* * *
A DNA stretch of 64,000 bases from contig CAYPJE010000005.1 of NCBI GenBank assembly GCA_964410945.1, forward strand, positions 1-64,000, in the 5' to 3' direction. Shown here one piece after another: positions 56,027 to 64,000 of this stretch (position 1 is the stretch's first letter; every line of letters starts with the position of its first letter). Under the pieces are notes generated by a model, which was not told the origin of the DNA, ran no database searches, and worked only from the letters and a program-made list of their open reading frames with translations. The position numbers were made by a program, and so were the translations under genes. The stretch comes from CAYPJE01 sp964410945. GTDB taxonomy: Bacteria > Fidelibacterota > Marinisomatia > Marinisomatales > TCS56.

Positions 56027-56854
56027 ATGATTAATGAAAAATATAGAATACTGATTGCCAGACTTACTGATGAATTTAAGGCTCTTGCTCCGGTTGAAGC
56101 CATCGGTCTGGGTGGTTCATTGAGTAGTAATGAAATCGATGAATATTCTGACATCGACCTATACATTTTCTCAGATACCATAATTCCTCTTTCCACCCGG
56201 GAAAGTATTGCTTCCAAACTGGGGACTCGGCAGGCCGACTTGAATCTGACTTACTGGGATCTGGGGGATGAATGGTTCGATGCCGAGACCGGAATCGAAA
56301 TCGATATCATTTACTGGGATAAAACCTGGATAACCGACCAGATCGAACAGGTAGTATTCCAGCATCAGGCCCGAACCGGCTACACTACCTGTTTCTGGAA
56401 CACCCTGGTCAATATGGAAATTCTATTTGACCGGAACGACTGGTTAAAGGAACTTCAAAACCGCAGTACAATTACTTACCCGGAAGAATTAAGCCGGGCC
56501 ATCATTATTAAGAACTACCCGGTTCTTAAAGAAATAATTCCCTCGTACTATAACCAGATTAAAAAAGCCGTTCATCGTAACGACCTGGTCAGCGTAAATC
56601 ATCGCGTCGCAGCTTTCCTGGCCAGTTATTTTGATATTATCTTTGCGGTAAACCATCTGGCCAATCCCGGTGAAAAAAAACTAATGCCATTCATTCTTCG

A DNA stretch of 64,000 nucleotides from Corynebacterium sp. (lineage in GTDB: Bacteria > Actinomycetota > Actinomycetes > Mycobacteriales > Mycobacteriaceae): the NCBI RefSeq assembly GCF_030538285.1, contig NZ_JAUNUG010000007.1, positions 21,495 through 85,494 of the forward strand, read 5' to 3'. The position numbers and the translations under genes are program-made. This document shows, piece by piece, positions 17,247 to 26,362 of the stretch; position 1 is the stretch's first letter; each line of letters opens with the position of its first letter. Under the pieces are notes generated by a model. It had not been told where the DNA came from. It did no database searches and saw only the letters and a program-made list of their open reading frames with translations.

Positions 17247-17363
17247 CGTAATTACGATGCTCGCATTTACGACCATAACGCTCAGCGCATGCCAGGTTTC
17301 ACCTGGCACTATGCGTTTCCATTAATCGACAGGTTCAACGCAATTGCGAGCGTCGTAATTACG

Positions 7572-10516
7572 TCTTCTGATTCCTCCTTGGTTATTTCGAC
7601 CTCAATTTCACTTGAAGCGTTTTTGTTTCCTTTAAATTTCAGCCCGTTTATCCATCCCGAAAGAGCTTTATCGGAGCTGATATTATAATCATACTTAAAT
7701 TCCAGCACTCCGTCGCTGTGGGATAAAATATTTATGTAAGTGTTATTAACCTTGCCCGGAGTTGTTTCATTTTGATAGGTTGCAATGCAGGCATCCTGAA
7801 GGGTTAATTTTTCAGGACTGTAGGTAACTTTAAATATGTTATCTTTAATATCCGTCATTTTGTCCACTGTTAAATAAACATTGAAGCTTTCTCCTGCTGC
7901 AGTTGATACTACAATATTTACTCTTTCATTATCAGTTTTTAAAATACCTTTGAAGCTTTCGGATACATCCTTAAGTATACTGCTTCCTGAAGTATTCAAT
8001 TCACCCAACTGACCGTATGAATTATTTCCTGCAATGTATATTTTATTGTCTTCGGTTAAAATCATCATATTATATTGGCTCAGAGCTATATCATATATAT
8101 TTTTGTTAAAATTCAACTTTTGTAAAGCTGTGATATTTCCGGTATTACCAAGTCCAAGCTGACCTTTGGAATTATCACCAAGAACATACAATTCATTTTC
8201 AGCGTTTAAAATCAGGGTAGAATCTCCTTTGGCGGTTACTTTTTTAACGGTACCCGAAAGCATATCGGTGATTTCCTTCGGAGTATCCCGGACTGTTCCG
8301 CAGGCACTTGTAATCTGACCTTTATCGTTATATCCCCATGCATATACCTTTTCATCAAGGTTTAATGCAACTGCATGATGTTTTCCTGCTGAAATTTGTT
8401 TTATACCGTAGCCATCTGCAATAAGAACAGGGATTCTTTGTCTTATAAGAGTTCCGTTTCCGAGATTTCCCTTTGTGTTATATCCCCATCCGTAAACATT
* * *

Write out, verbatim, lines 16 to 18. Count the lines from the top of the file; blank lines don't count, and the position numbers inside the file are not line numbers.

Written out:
7601 CTCAATTTCACTTGAAGCGTTTTTGTTTCCTTTAAATTTCAGCCCGTTTATCCATCCCGAAAGAGCTTTATCGGAGCTGATATTATAATCATACTTAAAT
7701 TCCAGCACTCCGTCGCTGTGGGATAAAATATTTATGTAAGTGTTATTAACCTTGCCCGGAGTTGTTTCATTTTGATAGGTTGCAATGCAGGCATCCTGAA
7801 GGGTTAATTTTTCAGGACTGTAGGTAACTTTAAATATGTTATCTTTAATATCCGTCATTTTGTCCACTGTTAAATAAACATTGAAGCTTTCTCCTGCTGC